Kerry hopes Russia won’t sell missiles to Syria
Secretary of State John Kerry said Thursday the transfer of advanced missile defense systems from Russia to Syria would be a “destabilizing” factor for Israel’s security.
Kerry said the U.S. has expressed concerns about what such defensive systems in Syria would mean for Israel’s security. He wouldn’t address what the missiles might mean for Syria’s civil war.
He spoke to reporters in Rome after the Wall Street Journal reported that Russia was preparing to sell the weapons to President Bashar Assad’s regime.
Coming just days after Kerry hailed what he described as a U.S.-Russia breakthrough on Syria, the report suggested Moscow may already be angling to further strengthen the Assad regime two years into a war that has killed more than 70,000 people.
“We have previously stated that the missiles,” Kerry said, “are potentially destabilizing with respect to the state of Israel.”
“We have made it crystal clear that we prefer that Russia would not supply them assistance,” Kerry told reporters alongside new Italian Foreign Minister Emma Bonino. “That is on record. That hasn’t changed.”
White House spokesman Jay Carney, speaking to reporters aboard Air Force One, said, “We have consistently called on Russia to cut off the Assad regime’s supply of weapons,” including air defense systems that destabilize the region.
“The provision of additional weapons to the regime will not hasten a political solution,” Carney said.
Israeli officials said they have asked Russia to cancel the imminent sale to the Assad regime of advanced ground-to-air missile systems.
Such weapons would enhance the Syrian government’s defensive ability and make it even harder for the U.S. and other governments to consider even the possibility of trying to enforce a no-fly zone in the country or otherwise intervening militarily.
Russia rarely comments publicly on arms sales or transfers, and there has been no official word on the deal in Moscow.
Even before Syria’s 2011 uprising, the Israelis warned about a sale of S-300 batteries — which can target manned planes, drones and incoming missiles. Moscow had held off on the deal under persistent U.S. and Israeli pressure.
The S-300 would be a state-of-the-art upgrade for Syria’s aging Soviet-supplied defense system, which was easily circumvented in 2007 when Israeli jets bombed a suspected nuclear reactor site along the Euphrates River in northeastern Syria.
And it would only add to reservations in the United States and other Western nations about a more forceful, military intervention to end the war. With the advanced aircraft interception technology, Syria would be able to present a far more robust defense than Moammar Gadhafi’s Libya offered two years ago.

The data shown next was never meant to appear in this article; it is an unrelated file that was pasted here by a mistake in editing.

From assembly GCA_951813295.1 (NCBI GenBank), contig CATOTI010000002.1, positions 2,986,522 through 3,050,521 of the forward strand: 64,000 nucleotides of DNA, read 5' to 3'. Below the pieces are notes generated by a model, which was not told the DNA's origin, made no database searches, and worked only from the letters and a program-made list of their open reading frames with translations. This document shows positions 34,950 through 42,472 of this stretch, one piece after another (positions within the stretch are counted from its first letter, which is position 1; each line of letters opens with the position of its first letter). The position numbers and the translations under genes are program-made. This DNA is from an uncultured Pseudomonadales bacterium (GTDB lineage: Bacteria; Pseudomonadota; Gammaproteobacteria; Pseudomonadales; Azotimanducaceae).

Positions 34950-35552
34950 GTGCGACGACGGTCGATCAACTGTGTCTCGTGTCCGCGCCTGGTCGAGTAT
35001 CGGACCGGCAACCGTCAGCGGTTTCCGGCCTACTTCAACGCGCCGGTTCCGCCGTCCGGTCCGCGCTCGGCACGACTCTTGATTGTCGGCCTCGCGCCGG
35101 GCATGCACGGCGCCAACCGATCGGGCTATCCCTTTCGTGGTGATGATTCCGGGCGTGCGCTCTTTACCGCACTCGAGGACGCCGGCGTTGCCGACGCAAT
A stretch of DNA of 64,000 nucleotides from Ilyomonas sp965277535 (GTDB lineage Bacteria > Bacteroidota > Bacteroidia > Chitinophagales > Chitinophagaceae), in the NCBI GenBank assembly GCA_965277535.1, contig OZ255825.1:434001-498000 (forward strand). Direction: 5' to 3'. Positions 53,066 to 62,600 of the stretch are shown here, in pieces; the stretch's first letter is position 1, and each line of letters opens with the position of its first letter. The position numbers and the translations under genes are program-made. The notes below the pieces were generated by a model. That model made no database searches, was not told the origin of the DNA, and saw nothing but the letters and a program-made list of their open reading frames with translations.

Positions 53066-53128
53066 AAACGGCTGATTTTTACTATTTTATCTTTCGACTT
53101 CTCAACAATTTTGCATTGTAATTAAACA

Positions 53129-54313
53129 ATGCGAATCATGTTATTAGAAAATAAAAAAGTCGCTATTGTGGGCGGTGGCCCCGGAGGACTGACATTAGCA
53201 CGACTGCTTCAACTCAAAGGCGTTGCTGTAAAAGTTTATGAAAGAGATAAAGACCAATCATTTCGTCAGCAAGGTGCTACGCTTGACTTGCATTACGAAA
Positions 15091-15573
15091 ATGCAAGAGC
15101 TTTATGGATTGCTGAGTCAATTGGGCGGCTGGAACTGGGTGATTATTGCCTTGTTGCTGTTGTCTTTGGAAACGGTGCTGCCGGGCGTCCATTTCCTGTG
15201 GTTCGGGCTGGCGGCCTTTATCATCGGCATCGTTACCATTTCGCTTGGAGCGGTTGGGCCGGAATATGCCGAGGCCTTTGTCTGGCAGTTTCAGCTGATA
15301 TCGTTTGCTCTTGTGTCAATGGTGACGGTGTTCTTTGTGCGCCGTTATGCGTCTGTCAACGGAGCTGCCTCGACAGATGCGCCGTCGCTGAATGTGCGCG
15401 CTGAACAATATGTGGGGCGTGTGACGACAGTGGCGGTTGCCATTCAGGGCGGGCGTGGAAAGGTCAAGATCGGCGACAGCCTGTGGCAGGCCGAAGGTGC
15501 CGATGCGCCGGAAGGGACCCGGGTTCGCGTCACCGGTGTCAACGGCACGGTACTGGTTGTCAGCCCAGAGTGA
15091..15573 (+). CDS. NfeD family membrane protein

The Wall Street Journal put the deal at $900 million for a package of four batteries, six launchers and 144 operational missiles. The missiles have a range of 125 miles, it reported, citing the Israeli-provided information, adding that the materiel would start arriving over the next three months.
Russia remains the Syrian government’s most powerful international ally.
Kerry met earlier this week with President Vladimir Putin and Foreign Minister Sergey Lavrov in Moscow to find a path forward. Kerry and Lavrov announced afterward that they would convene an international conference in the coming weeks to try to bring representatives of the Assad regime and the opposition to the negotiating table.
The enhanced Russian military support, if confirmed, would fly in the face of American claims that Moscow is demonstrating a new cooperativeness.
Moscow, with China, has repeatedly foiled Washington on Syria, blocking three U.N. Security Council resolutions against the Assad regime. It’s unclear how its recent calculus has changed, even as U.S. officials point to statements by Lavrov and other Russian officials showing less support for Assad’s continued leadership.
Kerry, however, offered only strong praise for Russia and said the focus now needed to be on how to corral the warring parties into peace talks —and not on which governments are providing which sides with weaponry.
He said he was “grateful” for Putin’s “willingness to try to move to a new paradigm” of peace talks between the Assad regime and the Syrian opposition.
Lavrov, Kerry added, made a “very important” statement by declaring that Russia isn’t tied to “any one person” in Syria, suggesting it was comfortable seeing Assad leave power.
Syria “needs to emerge from the war in an inclusive, pluralistic democratic government that is protective of minorities and the rights of all Syrians,” Kerry said.
“The current path in Syria is simply unsustainable,” Kerry said. “The current path will only lead to greater bloodshed, greater destruction, greater instability, a greater humanitarian crisis, a greater challenge for stability of neighboring states, with the potential of extremists becoming stronger and with the potential of chemical weapons falling into the hands of dangerous people.”
Those worst-case scenarios should motivate everyone to return to the negotiating table, he told reporters.
Moscow has been the source of most of Syria’s military hardware since Assad’s father and predecessor, Hafez, courted the Kremlin decades ago.
It has provided Syria with 36 Pantsyr mobile surface-to-air missile systems and at least eight Buk-M2E mobile SAMs. The Pantsyrs are considered particularly effective against attacking aircraft and feature a combination of 30mm cannons paired with a radar and anti-aircraft missiles on the same vehicle.
And other obsolete systems have been upgraded, and Kerry’s predecessor, Hillary Rodham Clinton, sparked controversy last year when she accused the Russians of preparing to deliver attack helicopters.
Russians officials have insisted to their American counterparts that they are only honoring old contracts that are nearing expiration.